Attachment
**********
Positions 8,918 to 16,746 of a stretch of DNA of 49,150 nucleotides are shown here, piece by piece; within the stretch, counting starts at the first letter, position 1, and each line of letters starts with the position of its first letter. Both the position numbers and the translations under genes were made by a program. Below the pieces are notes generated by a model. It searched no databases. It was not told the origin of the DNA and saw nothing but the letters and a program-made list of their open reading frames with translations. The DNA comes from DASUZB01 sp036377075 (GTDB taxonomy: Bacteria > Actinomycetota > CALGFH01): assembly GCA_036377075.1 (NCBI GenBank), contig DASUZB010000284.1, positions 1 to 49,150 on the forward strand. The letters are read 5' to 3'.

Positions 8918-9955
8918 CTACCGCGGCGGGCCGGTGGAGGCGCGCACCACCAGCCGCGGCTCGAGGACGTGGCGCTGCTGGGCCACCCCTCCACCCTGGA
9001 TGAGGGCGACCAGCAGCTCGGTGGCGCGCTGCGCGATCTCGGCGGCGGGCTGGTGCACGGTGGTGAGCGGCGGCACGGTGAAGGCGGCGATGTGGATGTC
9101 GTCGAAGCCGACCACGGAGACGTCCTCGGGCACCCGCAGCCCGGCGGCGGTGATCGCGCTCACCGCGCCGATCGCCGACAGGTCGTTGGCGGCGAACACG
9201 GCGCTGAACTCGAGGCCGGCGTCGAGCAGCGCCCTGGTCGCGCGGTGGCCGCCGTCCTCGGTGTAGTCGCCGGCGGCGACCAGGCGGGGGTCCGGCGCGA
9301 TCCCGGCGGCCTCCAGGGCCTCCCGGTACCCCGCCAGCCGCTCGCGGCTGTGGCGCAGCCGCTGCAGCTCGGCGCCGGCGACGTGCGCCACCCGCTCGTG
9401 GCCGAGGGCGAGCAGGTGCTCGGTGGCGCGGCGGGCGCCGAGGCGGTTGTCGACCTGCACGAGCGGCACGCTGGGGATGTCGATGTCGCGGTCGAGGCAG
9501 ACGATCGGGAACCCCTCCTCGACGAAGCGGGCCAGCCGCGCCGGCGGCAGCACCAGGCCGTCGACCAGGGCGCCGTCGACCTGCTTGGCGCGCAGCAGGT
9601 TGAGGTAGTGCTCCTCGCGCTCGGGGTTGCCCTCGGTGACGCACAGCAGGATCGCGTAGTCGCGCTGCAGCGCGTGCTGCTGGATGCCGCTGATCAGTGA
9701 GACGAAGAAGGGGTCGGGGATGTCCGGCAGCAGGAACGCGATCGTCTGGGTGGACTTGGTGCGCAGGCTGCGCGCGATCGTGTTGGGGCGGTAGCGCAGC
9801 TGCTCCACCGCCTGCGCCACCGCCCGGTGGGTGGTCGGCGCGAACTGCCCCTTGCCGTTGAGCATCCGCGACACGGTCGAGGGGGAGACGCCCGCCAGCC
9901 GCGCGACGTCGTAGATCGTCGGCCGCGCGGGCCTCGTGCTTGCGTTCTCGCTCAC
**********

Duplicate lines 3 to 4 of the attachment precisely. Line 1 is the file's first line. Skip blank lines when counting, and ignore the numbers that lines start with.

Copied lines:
8918 CTACCGCGGCGGGCCGGTGGAGGCGCGCACCACCAGCCGCGGCTCGAGGACGTGGCGCTGCTGGGCCACCCCTCCACCCTGGA
9001 TGAGGGCGACCAGCAGCTCGGTGGCGCGCTGCGCGATCTCGGCGGCGGGCTGGTGCACGGTGGTGAGCGGCGGCACGGTGAAGGCGGCGATGTGGATGTC